Gaza 2009, like the Sharpeville 1960 massacre, cannot be ignored.
By Haidar Eid
This week marks the second anniversary of the horror inflicted on the people of the Gaza Strip. Nothing has changed! Gaza has returned to its pre-invasion state of siege, confronted with the usual international indifference. Two years after the Israeli assault that lasted 22 long days and dark nights, during which its brave people were left alone to face one of the strongest armies in the world, Gaza no longer makes the news. Its people die slowly, its children are malnourished, its water contaminated, and yet it is deprived even of a word of sympathy from the President the United States and the leaders of Europe.
The dehumanization of the Palestinians of Gaza continues unabated. But now the urgent question is how to hold Israel accountable to international law and basic principles of human rights in order to forestall further escalation.
One way to begin holding Israel accountable is through direct witness and citizen solidarity. For example, on December 27, an Asian aid convoy comprising of politicians and activists from 18 countries will arrive in Gaza in an attempt to break Israel’s four year siege and to remind the world of the cruel consequences of the siege and the massacre. It is one f the remarkable undertakings by international Civil Society organizations that have decided to take action into their own hand after the miserable failure of the “International Community.” Some of those activists experienced first hand what it means to show true solidarity with the Palestinians of Gaza when nine Turkish activist were brutally murdered in broad-day light on Mavi Marmara.
While in Gaza, the convoy’s activists will undoubtedly hear stories that will curdle the blood. During the massacre, one Israeli soldier commented, “That’s what is so nice, supposedly, about Gaza: You see a person on a road, walking along a path. He doesn’t have to be with a weapon, you don’t have to identify him with anything and you can just shoot him.”
Israel could not have carried out its brutal assault, preceded and followed by a punishing siege, without a green light from leading world powers. When Israel attacked Gaza in February/March 2008, Matan Vilnai, then-deputy minister of defense (a misnomer for an aggressive, occupying power), threatened a “greater Shoah” (Holocaust). Some 102 Palestinians, including 21 children, were killed.
The reaction of the international community? Absolutely nothing substantive. On the contrary, the EU decided to reward the aggressor by upgrading its trade agreements with Israel. This upgrade in early December 2008 gave the go-ahead for the larger Gaza massacre of 2009 in which more than 1,400 Palestinians were killed: the majority of them civilians. But now, in spite of Israeli war crimes, both the US and the EU continue to strengthen ties with Israel.
The resemblance of Israel’s violent campaign of domination to that of the apartheid South African regime has recently been articulated by the anti-Apartheid freedom fighter and former South African government minister Ronnie Kasrils: “[It] is not difficult for anyone acquainted with colonial history to understand the way in which deliberately cultivated race hate inculcates a justification for the most atrocious and inhumane actions against even defenseless civilians – women, children, the elderly amongst them.”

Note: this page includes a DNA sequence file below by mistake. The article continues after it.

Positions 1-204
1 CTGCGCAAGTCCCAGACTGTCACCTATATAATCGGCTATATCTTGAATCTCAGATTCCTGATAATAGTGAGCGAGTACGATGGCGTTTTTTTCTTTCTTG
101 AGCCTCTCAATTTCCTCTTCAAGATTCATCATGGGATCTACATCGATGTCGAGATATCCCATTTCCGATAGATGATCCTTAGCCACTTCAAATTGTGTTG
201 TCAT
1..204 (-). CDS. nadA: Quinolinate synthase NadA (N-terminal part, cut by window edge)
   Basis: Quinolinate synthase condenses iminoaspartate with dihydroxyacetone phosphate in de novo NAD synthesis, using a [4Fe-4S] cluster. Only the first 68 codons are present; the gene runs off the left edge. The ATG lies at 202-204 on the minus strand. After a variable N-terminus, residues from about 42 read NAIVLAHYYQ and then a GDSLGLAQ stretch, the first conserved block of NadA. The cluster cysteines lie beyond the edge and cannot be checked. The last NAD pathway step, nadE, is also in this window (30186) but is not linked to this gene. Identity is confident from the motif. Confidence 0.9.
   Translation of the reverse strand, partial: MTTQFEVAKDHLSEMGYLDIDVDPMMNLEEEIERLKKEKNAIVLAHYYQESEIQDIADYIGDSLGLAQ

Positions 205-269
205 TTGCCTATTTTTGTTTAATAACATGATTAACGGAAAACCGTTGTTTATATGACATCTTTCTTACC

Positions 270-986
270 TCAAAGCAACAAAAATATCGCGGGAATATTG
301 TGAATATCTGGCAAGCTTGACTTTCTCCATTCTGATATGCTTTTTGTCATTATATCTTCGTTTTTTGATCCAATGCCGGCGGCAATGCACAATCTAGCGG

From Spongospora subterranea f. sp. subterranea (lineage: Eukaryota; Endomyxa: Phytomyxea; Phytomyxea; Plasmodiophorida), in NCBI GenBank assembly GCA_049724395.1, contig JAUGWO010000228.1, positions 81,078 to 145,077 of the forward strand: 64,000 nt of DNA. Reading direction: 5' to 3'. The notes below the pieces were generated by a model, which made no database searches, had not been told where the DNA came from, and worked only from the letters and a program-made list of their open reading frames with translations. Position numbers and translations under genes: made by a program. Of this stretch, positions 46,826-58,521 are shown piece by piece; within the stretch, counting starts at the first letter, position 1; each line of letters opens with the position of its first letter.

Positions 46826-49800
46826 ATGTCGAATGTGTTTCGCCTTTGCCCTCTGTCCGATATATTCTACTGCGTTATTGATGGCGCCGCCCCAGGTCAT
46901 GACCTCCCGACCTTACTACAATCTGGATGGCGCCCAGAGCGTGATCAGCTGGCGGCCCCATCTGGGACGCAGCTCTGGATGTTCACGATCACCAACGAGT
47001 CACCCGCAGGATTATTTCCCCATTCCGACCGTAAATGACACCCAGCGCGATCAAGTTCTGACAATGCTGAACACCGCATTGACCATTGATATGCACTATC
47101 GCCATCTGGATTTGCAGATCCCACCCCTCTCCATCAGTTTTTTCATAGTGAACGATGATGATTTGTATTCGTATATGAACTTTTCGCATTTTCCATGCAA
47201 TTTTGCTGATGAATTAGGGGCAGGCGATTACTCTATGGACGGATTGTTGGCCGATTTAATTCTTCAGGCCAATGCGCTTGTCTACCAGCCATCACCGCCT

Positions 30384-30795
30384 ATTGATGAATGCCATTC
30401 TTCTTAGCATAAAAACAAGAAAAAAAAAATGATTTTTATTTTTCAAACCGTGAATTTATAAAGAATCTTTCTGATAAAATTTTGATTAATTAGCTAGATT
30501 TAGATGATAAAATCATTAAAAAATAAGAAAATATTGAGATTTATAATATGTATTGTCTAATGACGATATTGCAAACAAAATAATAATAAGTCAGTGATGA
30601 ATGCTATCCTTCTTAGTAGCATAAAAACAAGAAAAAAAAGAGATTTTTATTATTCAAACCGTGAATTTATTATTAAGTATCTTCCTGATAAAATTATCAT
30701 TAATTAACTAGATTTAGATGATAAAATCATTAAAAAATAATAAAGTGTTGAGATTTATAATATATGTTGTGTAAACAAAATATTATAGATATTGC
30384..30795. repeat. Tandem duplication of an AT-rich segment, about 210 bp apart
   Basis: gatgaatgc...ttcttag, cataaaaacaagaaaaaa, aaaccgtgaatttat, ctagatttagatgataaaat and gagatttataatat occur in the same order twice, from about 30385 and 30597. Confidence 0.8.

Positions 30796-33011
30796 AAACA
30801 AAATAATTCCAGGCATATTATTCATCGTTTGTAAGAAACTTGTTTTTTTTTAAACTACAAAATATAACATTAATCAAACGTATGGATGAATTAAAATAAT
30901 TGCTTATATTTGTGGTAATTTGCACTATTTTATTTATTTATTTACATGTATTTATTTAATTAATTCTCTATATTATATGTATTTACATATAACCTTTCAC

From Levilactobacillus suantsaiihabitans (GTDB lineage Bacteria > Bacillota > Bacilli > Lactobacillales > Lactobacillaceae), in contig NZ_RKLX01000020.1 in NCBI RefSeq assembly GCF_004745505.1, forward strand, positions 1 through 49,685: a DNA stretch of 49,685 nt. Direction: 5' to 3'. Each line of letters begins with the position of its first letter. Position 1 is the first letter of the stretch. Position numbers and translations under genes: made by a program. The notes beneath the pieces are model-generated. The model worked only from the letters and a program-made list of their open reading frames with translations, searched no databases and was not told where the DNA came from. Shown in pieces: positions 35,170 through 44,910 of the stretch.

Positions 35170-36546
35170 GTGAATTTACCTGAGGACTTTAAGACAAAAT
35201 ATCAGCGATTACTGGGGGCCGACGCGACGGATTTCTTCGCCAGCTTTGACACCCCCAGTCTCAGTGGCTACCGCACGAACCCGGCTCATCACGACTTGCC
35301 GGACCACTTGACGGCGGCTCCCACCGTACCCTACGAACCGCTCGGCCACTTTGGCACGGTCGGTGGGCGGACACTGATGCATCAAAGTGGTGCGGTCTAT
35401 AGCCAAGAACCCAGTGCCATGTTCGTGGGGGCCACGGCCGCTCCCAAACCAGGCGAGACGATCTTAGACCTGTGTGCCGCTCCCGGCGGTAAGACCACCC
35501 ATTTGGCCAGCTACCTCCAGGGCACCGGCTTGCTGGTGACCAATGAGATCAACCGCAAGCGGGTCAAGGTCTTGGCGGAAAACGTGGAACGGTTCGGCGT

The South African apartheid regime came under repeated pressure as the United Nations Security Council passed one resolution after another condemning its inhumane treatment of blacks. This gave much-needed succor to the oppressed, while we Palestinians, today, are bereft of even this tiny comfort because the United States continues to use its veto to ensure that Israel escapes censure.
Today, there is a growing grassroots struggle inside Palestine, much as there was inside apartheid South Africa. An intensified international solidarity movement with a common agenda can make the struggle for Palestine resonate in every country in the world. Our goal now, as civil society organizations, is to lift the siege against Gaza. To accomplish this, many activists, Palestinian and international, have launched a boycott campaign modeled on the global South African anti-apartheid campaign. This campaign is a democratic movement based on the struggle for human rights and the implementation of international law. Our struggle is not religious, ethnic, nor racial, but rather universalist; it is a struggle that guarantees the humanization of our people in the face of a dreadful Israeli war machine.
Archbishop Desmond Tutu of South Africa, a staunch supporter of Palestinian rights, has said, “If you are neutral in situations of injustice, you have chosen the side of the oppressor.” While the Israeli armed forces were bombing my neighborhood, the UN, EU, Arab League and the international community remained silent in the face of atrocities. Hundreds of corpses of children and women failed to convince them to intervene.
Gaza 2009, like the Sharpeville 1960 massacre, cannot be ignored. It demands a response from all who believe in a common humanity. Nelson Mandela pointed the way to this shared humanity when years ago he stated, “But we know too well that our freedom is incomplete without the freedom of the Palestinians.”
Now is the time to boycott the Apartheid Israeli state, to divest from its economy and to impose sanctions against it. This is the only way to ensure the creation of a secular, democratic state for all its inhabitants in historic Palestine regardless of race, creed, or ethnicity.
– Haidar Eid is Associate Professor of Postcolonial and Postmodern Literature at Gaza’s al-Aqsa University and a policy advisor with Al-Shabaka, the Palestinian Policy Network. (This article was first published in ZNet.)